The Triangulum Galaxy, also known as Messier 33 (M33), is a spiral galaxy in Triangulum constellation. The galaxy’s designation in the New General Catalogue is NGC 598. It lies at an approximate distance of 3 million light years from Earth and has a diameter of about 50,000 light years.
Messier 33 is the third largest galaxy in the Local Group, which contains the Andromeda Galaxy (Messier 31), the Milky Way, and around 44 smaller member galaxies. M33 is believed to contain 40 billion stars, which is significantly less than the two other large galaxies in the Local Group. The Milky Way is believed to be home to 400 billion stars, while the Andromeda Galaxy contains a trillion.
The Triangulum Galaxy is currently moving in the direction of Andromeda (M31). The two galaxies may have tidally interacted in the past, between 2 and 8 billions of years ago.
Andromeda’s gravity pulled out a long streamer of stars from M33 and the streamer now extends from one galaxy to the other, with some of Triangulum’s stars now belonging to Andromeda. M33 may even be a remote but gravitationally bound companion galaxy of M31.
The two galaxies are less than 300 kiloparsecs distant from each other and will eventually merge together, some 2.5 billion years from now, with the much larger Andromeda completely absorbing the smaller Triangulum Galaxy. The merger of the two galaxies may occur a billion or two years before Andromeda collides with our galaxy, the Milky Way.
M33 is one of the most distant deep sky objects that can be seen without the aid of binoculars or a telescope. However, to see the Triangulum Galaxy with the naked eye, one needs particularly good viewing conditions. The galaxy is visible to the unaided eye – barely – but it appears diffuse and even small amounts of light pollution can affect its visibility.
The Triangulum Galaxy has only half the width and 10 percent of the Milky Way’s mass, but appears as the second brightest galaxy in the sky because it is so close to our own galaxy. It is inclined at 54° to us, providing us with a “face-on” view. The galaxy’s apparent size is bigger than that of the full Moon. M33 has roughly 2.5 times the Moon’s diameter, with the dimmest outlayers of the galaxy reaching even farther out.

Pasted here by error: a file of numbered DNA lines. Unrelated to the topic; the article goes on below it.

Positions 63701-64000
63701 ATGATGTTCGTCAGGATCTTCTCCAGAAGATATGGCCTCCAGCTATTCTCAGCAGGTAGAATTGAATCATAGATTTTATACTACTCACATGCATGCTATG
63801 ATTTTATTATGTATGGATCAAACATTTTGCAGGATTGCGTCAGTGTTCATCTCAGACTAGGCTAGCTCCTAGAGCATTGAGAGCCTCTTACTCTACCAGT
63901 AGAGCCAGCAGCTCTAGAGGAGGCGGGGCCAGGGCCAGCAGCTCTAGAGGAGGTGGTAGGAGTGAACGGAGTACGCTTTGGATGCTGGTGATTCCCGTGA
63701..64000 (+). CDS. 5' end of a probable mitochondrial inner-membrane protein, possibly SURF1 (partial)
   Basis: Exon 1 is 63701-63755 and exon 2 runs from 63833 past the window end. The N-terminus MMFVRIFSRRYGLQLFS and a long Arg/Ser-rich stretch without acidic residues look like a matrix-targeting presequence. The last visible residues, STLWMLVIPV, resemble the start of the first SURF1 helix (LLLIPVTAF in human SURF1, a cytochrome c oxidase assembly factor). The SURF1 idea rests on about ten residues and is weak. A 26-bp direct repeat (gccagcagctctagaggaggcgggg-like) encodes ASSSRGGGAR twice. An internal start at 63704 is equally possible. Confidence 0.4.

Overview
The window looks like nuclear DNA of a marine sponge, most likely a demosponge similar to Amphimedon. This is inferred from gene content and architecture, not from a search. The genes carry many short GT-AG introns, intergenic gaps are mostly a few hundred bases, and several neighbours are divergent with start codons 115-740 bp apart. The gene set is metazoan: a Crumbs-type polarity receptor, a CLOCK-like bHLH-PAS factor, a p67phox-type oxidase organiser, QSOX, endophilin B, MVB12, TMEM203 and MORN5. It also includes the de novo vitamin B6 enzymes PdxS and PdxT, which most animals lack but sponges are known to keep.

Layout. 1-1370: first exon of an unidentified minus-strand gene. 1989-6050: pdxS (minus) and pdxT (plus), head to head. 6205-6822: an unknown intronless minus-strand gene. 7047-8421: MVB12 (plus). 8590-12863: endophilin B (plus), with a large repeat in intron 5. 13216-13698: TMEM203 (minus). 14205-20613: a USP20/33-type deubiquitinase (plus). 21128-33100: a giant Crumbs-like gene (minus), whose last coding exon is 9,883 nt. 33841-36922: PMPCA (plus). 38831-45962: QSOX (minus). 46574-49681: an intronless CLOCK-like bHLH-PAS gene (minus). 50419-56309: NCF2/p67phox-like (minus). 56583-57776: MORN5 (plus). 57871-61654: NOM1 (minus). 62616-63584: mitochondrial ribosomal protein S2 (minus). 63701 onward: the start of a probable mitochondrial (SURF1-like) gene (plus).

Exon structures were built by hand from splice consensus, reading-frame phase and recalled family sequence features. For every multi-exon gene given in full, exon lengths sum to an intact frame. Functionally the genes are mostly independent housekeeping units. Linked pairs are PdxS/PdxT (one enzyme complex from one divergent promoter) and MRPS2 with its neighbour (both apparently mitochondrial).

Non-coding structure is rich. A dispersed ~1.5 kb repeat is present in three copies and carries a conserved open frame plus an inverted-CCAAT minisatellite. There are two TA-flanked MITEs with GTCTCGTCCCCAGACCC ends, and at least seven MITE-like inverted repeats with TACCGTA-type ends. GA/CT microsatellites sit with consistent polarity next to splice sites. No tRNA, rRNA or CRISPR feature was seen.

Messier 33 is best observed at low magnification. Larger telescopes (over 40 cm aperture) can reveal some of the globular star clusters inside Messier 33.
FACTS AND LOCATION
The Triangulum Galaxy is believed to have been discovered by the Italian astronomer Giovanni Battista Hodierna before 1654. He documented the object as a cloud-like nebulosity or obscuration.
Charles Messier discovered the galaxy independently on August 25-26, 1764, and included it as the 33rd object in his Catalogue of Nebulae and Star Clusters of 1771. William Herschel, who normally tried not to include Messier objects in his own catalogue, made an exception with M33 and catalogued it as H V-17 on September 11, 1784.
Wiliam Parsons, the Third Earl of Rosse identified the galaxy as a “spiral nebula” in 1850. M33 was one of the first objects to be identified as a spiral nebula by Lord Rosse, and it was also one of the first so-called nebulae that were later identified as galaxies.
The German astronomer and astrophotographer Max Wolf and the American astronomer John Charles Duncan found variable stars inside the nebulae and, in 1926, Edwin Hubble observed that 35 of these variables were classic Cepheids, which allowed him to estimate their distance from Earth. The results affirmed the theory that objects identified as spiral nebulae were in fact independent galactic systems composed of gas and dust and not just objects inside our own galaxy.
The Triangulum Galaxy is a type SA(s)cd galaxy, which means that it is a disk-shaped galaxy without a bar structure, with prominent spiral arms emerging directly from the galaxy’s nucleus. The spiral arms of the galaxy are loosely wound, which is indicated by the cd suffix.